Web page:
Truly tech-savvy early adopters have been searching for ways to digitize the business card for some time. LinkedIn offers an app called CardMunch, which lets you take a picture of a physical business card with your iPhone and then convert the information to a contact in your address book. This may be good for storing other people’s information, but it does not address your ability to share your own digital card. Other apps, like Cardcloud do allow you to create and share a digital business card via phone or email. Unlike some card (more…)

Creating a Sitemap for Your Law Firm’s Website

Since content is one of the most important aspects of your website, it is time to do some planning. For the sake of this demonstration, we are going to use the fictional law firm of Smith & White, divorce lawyers in Boston.

Decide on the type of general overview page you want to use – for example, “About Us,” “Attorney Profile,” or “Firm Profile.” The “About Us” or “Firm Overview” page is a general overview of your law firm. If you are a solo practitioner, you will want to substitute this page for an “Attorney Profile” page. If you have more than one attorney, it is appropriate to include an “About Us/Firm Profile” page as well as individual attorney profile pages.

Like anything else, your website needs a plan. So let’s start by creating a preliminary content sitemap. The list is organized by the level of importance, as if it was going to (more…)

Yes, you should pay attention to your law firm tagline

Law firms have more considerations than other service providers and retail businesses when it comes to choosing a name. Traditionally, a firm’s name is made up of the name of its partner or partners. In cases where there are too many partners to list, the firm’s name may contain only the names of senior partners or founders.

The past few years have seen a trend toward shortening firm names as one piece of branding and marketing efforts. Shorter, branded names are easier to remember and may help set a firm apart in more competitive markets. Not all firms are able to move away from traditional partner naming, however, and not all firms wish to. Some state bar associations require firm names to contain the names of partners. And some firms, especially those that are older or more well-established, understand that their client base is not interested in a new or shorter (more…)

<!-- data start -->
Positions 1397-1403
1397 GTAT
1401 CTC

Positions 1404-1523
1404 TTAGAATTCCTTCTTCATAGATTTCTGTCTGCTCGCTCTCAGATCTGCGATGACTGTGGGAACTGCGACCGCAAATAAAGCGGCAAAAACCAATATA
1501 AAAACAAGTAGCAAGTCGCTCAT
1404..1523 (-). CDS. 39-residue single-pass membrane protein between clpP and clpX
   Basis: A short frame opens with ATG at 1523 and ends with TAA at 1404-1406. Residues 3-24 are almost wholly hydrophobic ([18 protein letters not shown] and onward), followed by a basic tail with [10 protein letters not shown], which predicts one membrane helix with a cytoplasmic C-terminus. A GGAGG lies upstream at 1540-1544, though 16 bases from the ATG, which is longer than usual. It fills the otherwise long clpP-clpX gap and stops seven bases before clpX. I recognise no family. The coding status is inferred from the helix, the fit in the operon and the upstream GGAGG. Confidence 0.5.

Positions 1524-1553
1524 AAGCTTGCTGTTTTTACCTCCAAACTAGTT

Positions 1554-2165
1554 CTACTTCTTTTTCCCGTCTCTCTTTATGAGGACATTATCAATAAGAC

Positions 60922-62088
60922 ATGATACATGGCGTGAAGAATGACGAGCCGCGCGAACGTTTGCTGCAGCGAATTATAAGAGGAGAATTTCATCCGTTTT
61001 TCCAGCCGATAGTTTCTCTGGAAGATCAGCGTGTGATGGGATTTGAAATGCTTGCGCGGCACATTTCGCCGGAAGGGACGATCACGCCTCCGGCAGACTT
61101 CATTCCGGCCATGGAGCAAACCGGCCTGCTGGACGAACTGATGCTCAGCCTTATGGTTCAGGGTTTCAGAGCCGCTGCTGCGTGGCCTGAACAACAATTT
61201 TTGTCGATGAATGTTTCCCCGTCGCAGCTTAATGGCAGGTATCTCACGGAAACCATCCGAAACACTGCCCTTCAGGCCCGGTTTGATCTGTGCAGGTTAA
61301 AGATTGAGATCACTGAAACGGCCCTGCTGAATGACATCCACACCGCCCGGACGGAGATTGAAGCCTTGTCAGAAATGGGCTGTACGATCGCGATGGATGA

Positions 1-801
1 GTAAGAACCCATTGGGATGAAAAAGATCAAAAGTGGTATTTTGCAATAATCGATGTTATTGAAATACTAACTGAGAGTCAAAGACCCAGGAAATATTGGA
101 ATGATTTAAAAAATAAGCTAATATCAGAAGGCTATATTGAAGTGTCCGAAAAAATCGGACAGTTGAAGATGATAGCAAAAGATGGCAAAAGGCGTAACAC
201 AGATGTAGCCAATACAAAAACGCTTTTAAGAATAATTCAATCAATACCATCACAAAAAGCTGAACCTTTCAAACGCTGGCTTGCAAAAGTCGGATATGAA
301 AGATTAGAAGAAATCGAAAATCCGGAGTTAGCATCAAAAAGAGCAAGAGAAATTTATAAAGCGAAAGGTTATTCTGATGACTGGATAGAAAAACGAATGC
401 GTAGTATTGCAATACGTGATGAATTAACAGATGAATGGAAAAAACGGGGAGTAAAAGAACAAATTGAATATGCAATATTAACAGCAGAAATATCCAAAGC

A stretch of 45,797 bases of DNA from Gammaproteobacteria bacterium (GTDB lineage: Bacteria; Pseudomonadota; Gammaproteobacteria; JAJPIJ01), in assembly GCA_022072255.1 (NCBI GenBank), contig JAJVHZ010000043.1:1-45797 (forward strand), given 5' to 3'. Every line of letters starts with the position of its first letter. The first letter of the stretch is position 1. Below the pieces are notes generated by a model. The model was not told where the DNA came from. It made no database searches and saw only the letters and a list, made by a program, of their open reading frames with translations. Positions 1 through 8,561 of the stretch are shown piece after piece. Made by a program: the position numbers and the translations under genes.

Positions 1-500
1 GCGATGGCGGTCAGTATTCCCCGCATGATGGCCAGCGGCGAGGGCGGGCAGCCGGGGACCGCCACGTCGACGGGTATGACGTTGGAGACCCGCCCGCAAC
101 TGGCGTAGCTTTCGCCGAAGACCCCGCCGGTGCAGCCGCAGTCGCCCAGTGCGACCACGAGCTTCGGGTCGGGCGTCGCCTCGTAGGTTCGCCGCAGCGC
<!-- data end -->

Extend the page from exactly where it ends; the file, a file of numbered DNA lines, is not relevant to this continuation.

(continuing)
Is your firm developing its own voice online?

Most law firms understand that regular online activity helps with marketing efforts. But the formula for success can seem elusive, and frequent changes to search algorithms frustrate some firm’s efforts. Your ranking may bounce about unpredictably, making it difficult to determine what is working and what is not. It is clear that blogging and social media can be a force for good, but they may also backfire, harming your reputation among clients and peers.

Google claims to be waging a war against unoriginal, robotic and repetitive content. Over the past several years, the search engine has targeted and taken out one technique after another that it considers to be cheating or in some way unethical. Some of these changes have succeeded while others have been less effective, and adapting is challenging enough. You must also factor in the additional weight that is now being given to social cues such as (more…)

How your law firm can dominate Google for hundreds of keyphrases

Your search engine optimization strategy is often centered around high-traffic, targeted keywords. These keywords are generally based on a city and practice area, like “New York personal injury lawyer” or “San Francisco business attorney” or “Divorce lawyer in Seattle.” But many law firms have learned how to dominate hundreds of keyphrases simply by answering questions.

To do this, consider all of the questions prospective clients have asked during consultations. A family law attorney could consider the following:

How long does a divorce take?
Will a divorce ruin my credit?
What happens to my house in a divorce?
What happens to my business in a divorce?

While a question like “What happens to my business in a divorce?” gets very few searches in Google, the individuals searching for that answer will probably be larger clients.

But what above the first question, the one about the time it takes to get a divorce? Here are some variations of that (more…)